Downtown/Hot August Night
Echoing the drive-in movies of old, the North Melbourne Arts House present a eclectic double-bill of experimental, avant-garde theatre that aims to challenge, provoke and amuse.
The two pieces on offer as part of this Melbourne arts initiative are Downtown, a whimsical cumulative work created by Rosie Dennis and Hot August Night, a non-linear kaleidoscope of sketches, songs, images and ideas from Melbourne artists seeking to try out new material on fresh faces. Upon entering the North Melbourne Town Hall for Downtown, there is a palpable, collective feeling that people are expecting the unexpected, which nicely sets the tone for an unconventional night out at the theatre. This uncertain excitement undoubtedly resonates through and even unites the two quite disparate shows over the course of the night.
Oh, if anyone is still scratching their heads at the thought of a ‘cumulative work,’ don’t worry, so was I. Writer/performer Rosie Dennis quickly explains in her introduction that Downtown actually opened four days ago as a 20 minute performance and has since grown by five minutes each night. Tonight marks the final 40-minute performance of the work, in all its experimental glory.
Using Downtown as a vehicle, Dennis is essentially seeking to explore how we, as humans, interact with one another. Theatre seems an appropriate medium for such an experiment, as it is a form built upon interaction, between other actors and, of course, the audience. Somewhat ironically, however, it takes Dennis a few minutes to fully engage with the near-capacity crowd as a few technical difficulties with the set and microphone interrupt what could’ve been a much slicker start. But maybe that’s the point. These minor bumps do add a certain spontaneity to this highly ambitious work but also adequately reflect the joyful spontaneity of making first-time human connections. The one major set piece is a large flashing road sign that welcomes us when we enter the theatre. Although the sign proves to be the source of most of the night’s technical problems, when it finally springs to life, it becomes an essential companion to Dennis’ quite poetic encounters of everyday urban life, which are peppered throughout the show.
Dennis is an engaging and gifted performer blending wit, poetry and liveliness into a performance that oozes genuine compassion for others and their stories. She even incorporates a vibrant physicality into the show, treating us to her own interpretation of a sunrise through dance (commissioned by Yoko Ono) and joining the Melbourne Gay and Lesbian Chorus for a rousing, impromptu rendition of the Beatles’ ‘Hello, Goodbye.’ However, the highlight comes when Dennis takes the idea of personal chemistry to the literal, with a beaker of chemicals placed side of stage. As the chemicals gradually change colour from blue to clear throughout the course of the brief show, it simultaneously reflects how relationships between people are also subject to such development and change. They just need a catalyst to kick them off.
Even though the night is more a balmy August one than a Hot August Night, the second part of the evening begins with a similar feeling of trepidation. The audience find themselves being herded into the expansive North Melbourne Meat Market, which has been nicely decked out with elaborate theatrical scaffolding. Having never experienced theatre within the confines of a Meat Market before, thoughts of actors delivering ‘hammed up’ and ‘underdone’ performances (alright, I’ll stop now) begin entering my mind on short the walk over from the Town Hall. The only clues we’re given about the show’s content are that it will contain a complete blackout, haze, nudity and a dynamic soundtrack. Sounds like a pretty good night out at the ol’ meat market, to me.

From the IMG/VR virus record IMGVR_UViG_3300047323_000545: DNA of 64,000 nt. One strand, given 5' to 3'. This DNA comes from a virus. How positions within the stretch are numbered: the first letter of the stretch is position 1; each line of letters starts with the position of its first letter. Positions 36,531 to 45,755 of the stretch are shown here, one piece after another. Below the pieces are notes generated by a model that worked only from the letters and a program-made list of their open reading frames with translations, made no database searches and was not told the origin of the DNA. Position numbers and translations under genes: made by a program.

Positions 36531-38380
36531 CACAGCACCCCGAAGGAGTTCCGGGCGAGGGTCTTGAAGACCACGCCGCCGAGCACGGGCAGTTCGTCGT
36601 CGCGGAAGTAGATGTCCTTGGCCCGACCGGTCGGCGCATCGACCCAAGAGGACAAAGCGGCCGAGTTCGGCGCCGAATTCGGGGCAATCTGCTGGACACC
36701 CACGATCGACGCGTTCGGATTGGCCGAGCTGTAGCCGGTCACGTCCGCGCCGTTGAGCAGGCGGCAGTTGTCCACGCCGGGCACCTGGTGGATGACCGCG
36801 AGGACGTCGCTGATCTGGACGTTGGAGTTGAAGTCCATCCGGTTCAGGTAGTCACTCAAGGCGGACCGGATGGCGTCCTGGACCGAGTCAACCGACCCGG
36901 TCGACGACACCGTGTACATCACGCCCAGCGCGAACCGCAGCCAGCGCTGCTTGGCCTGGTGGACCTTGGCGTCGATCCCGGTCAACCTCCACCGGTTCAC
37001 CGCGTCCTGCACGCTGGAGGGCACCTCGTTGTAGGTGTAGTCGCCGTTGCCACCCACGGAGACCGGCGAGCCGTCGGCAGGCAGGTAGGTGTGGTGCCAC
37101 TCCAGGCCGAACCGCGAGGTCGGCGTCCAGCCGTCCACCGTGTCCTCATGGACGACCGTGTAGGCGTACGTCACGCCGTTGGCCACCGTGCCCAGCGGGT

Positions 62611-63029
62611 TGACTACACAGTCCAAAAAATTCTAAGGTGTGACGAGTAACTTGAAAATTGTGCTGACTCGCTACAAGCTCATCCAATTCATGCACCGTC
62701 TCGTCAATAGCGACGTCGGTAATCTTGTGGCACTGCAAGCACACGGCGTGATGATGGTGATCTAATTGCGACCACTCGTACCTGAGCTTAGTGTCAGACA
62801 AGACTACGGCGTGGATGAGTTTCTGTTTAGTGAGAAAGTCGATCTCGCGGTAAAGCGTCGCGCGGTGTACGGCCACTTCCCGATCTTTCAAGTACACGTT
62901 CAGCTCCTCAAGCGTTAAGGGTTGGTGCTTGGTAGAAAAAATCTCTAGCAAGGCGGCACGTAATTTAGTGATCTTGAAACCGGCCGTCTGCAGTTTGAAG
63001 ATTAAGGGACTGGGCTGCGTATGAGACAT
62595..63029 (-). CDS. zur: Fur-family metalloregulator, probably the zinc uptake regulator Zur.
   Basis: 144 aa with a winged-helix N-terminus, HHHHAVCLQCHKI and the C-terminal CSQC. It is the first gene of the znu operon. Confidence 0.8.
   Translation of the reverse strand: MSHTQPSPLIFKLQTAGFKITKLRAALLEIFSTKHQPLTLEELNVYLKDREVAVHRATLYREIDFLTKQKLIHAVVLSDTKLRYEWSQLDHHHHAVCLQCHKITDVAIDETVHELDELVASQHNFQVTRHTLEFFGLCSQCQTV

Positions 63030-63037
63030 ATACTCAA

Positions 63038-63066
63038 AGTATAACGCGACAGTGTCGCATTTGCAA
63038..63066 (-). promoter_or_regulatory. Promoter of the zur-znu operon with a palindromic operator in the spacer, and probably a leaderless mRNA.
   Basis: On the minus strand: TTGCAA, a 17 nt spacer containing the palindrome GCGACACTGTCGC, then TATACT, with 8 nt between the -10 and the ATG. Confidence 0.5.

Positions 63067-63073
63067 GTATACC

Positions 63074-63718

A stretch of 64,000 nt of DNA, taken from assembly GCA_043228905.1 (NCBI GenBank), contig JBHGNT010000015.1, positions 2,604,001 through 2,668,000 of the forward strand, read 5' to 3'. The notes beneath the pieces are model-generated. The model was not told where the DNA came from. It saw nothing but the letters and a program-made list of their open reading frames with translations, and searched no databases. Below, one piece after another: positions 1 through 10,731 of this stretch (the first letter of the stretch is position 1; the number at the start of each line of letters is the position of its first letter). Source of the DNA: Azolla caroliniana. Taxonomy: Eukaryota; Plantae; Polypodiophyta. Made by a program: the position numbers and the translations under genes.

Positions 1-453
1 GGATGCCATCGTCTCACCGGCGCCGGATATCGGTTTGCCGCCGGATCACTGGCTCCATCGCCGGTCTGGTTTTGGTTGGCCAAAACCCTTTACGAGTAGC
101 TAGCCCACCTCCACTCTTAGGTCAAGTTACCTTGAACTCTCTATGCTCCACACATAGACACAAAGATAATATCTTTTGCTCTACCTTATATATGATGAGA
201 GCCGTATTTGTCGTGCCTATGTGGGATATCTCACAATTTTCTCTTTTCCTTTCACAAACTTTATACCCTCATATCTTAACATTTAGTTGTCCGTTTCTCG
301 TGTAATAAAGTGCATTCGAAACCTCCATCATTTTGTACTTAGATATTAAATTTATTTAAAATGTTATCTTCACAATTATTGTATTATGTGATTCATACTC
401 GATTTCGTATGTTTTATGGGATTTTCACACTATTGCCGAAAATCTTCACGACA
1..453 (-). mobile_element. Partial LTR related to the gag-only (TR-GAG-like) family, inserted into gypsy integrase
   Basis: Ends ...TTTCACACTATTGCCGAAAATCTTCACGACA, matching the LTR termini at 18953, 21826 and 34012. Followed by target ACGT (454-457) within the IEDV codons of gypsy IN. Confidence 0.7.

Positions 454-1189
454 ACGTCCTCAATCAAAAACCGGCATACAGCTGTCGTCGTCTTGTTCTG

When the audience is finally let into the back shed, there is no stage or seats; only a large, round mixing desk, which is perched in the centre of the room like a UFO. With only a few torches to guide us, it’s like being locked in a haunted house with a bunch of strangers, the haze only adding to the eerie sensation. After a mysterious voice-over kicks off proceedings, what follows is a series of inventive, avant-garde performances that take place all around the space as the audience become like cats frantically chasing mice. Although this is a clever staging move, it does make it difficult to fully absorb the entire show and the momentum of the acts do suffer slightly for it. The talented cast ranges from the young to the veteran, seemingly emerging from the walls to take the audience on a strange journey through a variety of different media.
Paul Gazzola, Madeleine Flynn, Tim Humphrey, Malcolm Whittaker and Willoh S. Weiland are the wizards in charge of curating this diverse series of performances, which are structured into two acts. The ideas take the form of comic sketches, poignant monologues, songs, multimedia performances, atmospheric light and sound-scapes, dance numbers and ensemble pieces. The best-received moments are a glorious choral mash-up of Kanye West’s ‘Runaway’ and Natalie Imbruglia’s ‘Torn,’ a haunting piano performance literally being pulled apart by removalists and a rather vulgar take on evolution. Major props go to all the different sound designers as well as lighting designers Jen Hector and Rose Connors who create a ever-present trance-like atmosphere that is touched with flashes of paranoia and macabre humour.
OK, average theatre frequenters should probably avoid these two challenging works but Fringe-savvy people will definitely get a kick out of the inventiveness and creativity that is on offer here. Even if they’re not your cup of tea, seeing theatrical pieces that really push the creative boundaries is often an important reminder that theatre is still a constantly evolving medium that sometimes needs some young blood injected into it to really extend its true potential.